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The main reason to see “Priscilla Queen of the Desert” at Mercury Theater Chicago, 3745 N. Southport Ave., is to relish more than two-dozen period pop hits cleverly repurposed to fit the 2006 musical's slim plot. The second reason is the outlandish costumes, but more on those later.

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Last Friday night at International House, 1414 E. 59th St.,  soprano Michelle Areyzaga seemed to float into a chat I was having with other audience members during the intermission of the Chicago Ensemble’s fifth and final concert of the season. As several of us were wondering why this concer…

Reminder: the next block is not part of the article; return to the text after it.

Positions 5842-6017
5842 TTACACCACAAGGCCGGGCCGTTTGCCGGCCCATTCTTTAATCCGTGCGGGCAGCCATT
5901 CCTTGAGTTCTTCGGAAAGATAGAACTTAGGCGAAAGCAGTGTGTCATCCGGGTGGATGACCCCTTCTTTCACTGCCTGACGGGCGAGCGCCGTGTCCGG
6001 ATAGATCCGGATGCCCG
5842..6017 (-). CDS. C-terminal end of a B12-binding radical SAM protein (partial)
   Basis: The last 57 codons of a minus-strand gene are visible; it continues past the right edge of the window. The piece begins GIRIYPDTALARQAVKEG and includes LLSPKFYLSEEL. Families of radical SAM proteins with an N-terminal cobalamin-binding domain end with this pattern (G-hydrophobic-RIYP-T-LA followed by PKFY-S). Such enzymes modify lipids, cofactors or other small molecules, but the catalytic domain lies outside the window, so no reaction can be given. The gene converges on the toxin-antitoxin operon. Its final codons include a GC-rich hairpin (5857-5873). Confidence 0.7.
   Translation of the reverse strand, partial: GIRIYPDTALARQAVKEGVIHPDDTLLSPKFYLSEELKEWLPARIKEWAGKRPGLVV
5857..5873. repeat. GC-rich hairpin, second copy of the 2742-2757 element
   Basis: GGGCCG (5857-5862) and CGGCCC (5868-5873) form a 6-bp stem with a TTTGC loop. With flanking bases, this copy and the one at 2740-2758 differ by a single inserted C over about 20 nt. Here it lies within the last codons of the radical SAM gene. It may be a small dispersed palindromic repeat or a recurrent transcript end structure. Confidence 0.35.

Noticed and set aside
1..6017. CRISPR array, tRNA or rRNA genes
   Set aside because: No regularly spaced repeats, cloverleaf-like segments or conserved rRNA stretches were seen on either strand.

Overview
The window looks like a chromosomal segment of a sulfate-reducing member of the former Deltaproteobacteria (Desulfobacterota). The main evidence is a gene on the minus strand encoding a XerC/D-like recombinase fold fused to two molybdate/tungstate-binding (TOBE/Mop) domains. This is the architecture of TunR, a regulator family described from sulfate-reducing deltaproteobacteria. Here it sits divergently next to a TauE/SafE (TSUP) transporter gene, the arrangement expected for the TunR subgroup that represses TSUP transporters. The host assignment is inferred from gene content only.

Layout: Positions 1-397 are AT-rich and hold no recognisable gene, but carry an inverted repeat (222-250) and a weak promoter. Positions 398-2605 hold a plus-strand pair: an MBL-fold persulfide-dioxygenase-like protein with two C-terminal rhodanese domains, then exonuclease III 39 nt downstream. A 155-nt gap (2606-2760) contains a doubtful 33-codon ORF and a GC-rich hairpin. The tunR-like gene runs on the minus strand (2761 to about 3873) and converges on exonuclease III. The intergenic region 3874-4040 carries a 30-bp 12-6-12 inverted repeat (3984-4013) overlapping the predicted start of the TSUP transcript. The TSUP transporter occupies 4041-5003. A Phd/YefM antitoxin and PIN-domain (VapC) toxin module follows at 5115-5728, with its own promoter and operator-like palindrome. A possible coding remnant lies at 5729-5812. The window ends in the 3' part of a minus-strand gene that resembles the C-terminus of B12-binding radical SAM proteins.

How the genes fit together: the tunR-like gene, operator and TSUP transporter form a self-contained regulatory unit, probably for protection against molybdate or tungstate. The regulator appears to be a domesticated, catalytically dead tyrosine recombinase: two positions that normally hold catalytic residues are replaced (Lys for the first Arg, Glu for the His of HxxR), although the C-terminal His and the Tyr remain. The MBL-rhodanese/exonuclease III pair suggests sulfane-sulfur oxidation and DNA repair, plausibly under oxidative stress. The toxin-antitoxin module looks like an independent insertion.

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Folks who enjoy piano recitals know that there is always an extra dollop of excitement when the program is for “piano fourhands.” Two musicians at one piano means twice as many fingers on the keyboard, twice as many feet to depress the pedals, and half as much real estate on the bench.

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The Grant Park Orchestra and Chorus are reliable and popular performers, so you can count on good-sized crowds at their concerts — except when Mother Nature intervenes. Friday night’s concert at the Pritzker Pavilion in Millennium Park had a much smaller audience than usual because it had be…